5 Reasons Why Halloween H20 Is Better Than H40
Welcome everyone to the newest feature here at Coming Soon. ‘5 Reasons Why’ is dedicated to featuring, and defending, a controversial topic that is sure to spark a healthy debate among readers. Per the advice of our legal department (which is really just one guy who probably doesn’t even have a degree in law, but he dresses nicely) I am required to state that the views and opinions expressed in this article are solely those of this writer and do not necessarily reflect the views and opinions of Comingsoon.net, Mandatory.com, Crave Online or any of its other subsidiaries.
We live in what some may call a “Golden Age” of horror movies. Films like Jordan Peele’s Get Out have gotten Oscar recognition and both the IT remake and the Halloween reboot have made millions of dollars at the box office. It’s the Halloween reboot, in particular, that we want to focus on today. Instead of completely remaking the film, as Rob Zombie did, director David Green and writer Danny McBride decided to make a direct sequel to the original Halloween. They ignored all of the previous sequels, as well as the notion that Laurie Strode is Michael Myers’ sister. The writers really meant it when they said their version of Halloween would be a total ‘reboot-quel.’ That’s exactly what it was. But it wasn’t the first time a filmmaker tried to rewrite and reboot the history of the franchise.
It happened before in Halloween H20. Twenty years ago — in 1998 — director Steve Miner made a Halloween film that was a direct sequel to 1981’s Halloween 2. It ignored parts 4-6, essentially erasing the story of Jamie Lloyd and the cursed Thorn story. Halloween H20 brought back Laurie Strode (Jamie Lee Curtis) to finish a story that started 20 years previously. Not only was Halloween H20 a breath of fresh air after the terrible Halloween 6, but it was also a worthy successor to the original film and its first sequel. In fact, Halloween H20 is even better than Halloween 40.
5) Michael Myers Wasn’t 60 Years Old
Okay so, we’re of the full belief that Michael Myers is the greatest Horror icon of all time. He’s better than Freddy, Jason and that shrimp, Chucky. That being said, Michael Myers was said to be 21 years old during the events of the original Halloween. Fast forwarding 40 years and forgetting about any Thorn curses that could result in immortality, Michael would be in his 60’s during the latest Halloween. Now, this could just be our inner-bro talking here, but we’re relatively sure we could fight a 60-year-old. Even one in a bleached-out William Shatner mask. Michael Myers may be the boogeyman, but you can’t boogey when your hip’s broken.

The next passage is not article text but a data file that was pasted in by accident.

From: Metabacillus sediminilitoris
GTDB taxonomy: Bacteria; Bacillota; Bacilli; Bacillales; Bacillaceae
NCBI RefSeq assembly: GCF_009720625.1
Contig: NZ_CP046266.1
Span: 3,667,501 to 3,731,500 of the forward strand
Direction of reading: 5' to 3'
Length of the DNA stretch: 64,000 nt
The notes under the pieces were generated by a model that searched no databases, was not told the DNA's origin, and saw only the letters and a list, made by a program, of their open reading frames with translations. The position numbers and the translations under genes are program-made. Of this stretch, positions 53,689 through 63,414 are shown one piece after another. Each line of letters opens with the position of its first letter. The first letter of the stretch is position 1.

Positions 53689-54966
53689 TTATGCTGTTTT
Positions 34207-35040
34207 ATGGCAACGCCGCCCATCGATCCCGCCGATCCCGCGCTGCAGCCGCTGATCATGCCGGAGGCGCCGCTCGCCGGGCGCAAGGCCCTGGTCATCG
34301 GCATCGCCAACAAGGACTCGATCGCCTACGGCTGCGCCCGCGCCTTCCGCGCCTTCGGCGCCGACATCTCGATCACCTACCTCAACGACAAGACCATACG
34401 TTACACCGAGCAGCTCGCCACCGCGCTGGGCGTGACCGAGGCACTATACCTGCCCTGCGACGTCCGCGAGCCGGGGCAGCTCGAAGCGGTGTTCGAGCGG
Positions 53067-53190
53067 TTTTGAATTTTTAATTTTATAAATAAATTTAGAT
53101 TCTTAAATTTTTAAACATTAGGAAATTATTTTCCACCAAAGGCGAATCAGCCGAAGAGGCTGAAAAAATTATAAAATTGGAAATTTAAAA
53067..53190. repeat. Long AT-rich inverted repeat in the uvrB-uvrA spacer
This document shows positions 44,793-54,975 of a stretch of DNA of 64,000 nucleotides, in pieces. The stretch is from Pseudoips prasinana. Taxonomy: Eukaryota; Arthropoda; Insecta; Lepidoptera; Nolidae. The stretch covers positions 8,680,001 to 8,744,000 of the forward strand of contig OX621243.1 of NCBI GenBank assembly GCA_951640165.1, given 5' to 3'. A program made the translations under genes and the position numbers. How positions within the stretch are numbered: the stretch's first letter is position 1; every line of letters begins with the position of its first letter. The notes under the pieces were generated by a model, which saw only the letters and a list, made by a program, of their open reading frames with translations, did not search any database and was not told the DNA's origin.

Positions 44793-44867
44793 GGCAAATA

4) The Strained Familial Relationships
In both H20 and H40, Laurie Strode is distant from her family because of her traumatic past. H40 shows that her relationship with both her daughter and her granddaughter has a lot of unresolved issues. Both younger Strode girls want Laurie to move on, but Laurie herself knows that she can’t move on until Myers is completely and irrevocably dead. In H20 however, Laurie has a son named John and the relationship between the two feels a lot more real. John knows and empathizes what his mother went through, but it’s starting to take its toll on him, as well. He never sees his father and he is starting to deeply resent his mother. Both family stories resonate with us, but it’s easier to invest in a teenager with a broken, alcoholic mother than it is to invest in an unsympathetic, bratty 40-something.
3) No Unnecessary Plot Twists
Let’s put it this way: we’d rather have no Loomis, like in H20, than a “new Loomis,” like in H40.
2) Laurie’s Psyche
In Halloween 40, Laurie has become a reclusive, heavily-armed vigilante. She is almost eagerly awaiting Myers’ return to Haddonfield, so she can finish what he started all those years ago. That preparation has completely separated her from her daughter and granddaughter. They know what happened to Laurie 40 years ago, but they don’t really know, ya know? They want Laurie to move past that night, but they don’t understand how hard it is to do so. Similarly, in H20 Laurie is also dealing with the PTSD caused by that night in 1978. This time, however, she chooses to find her solace in the bottom of a bottle. Unfortunately, this is how all-too-many survivors of traumatic events cope. We all want to think that we would become a one-man-or-woman-arsenal. We all want to come out of tragic situations stronger, but sometimes we don’t. Sometimes it’s easier to bury that tragedy. That’s what Laurie did in Halloween H20, and it was a lot more realistic and relatable. That’s why it still resonates so much, even today.
1) The Final Battle
Let us be clear here. The final battle between Michael Myers and Laurie Strode in both films are near-perfect. Both offer cathartic moments for Laurie herself, and for the audience as well. In Halloween H40, Laurie even gets help from her daughter, which seems to bring the two estranged family members closer together. It’s a touching moment, followed by a final shot of Myers burning in the basement of Laurie’s house. It doesn’t offer complete finality, but it’s enough to get Laurie a bit of peace, at least for a little while. In H20, however, the battle is a little more cathartic, a little more bittersweet and a lot more final. After Laurie makes sure her son and his girlfriend are out of harm’s way, she locks herself and Michael behind a gate. Now it is she who goes on the hunt. Perhaps one of the greatest scenes in Halloween history is the moment Laurie bashes the gate control with a rock, picks up her axe and shouts Michael’s name, all while the familiar theme song plays in the background. It’s enough to send chills down our spines every time we see it.
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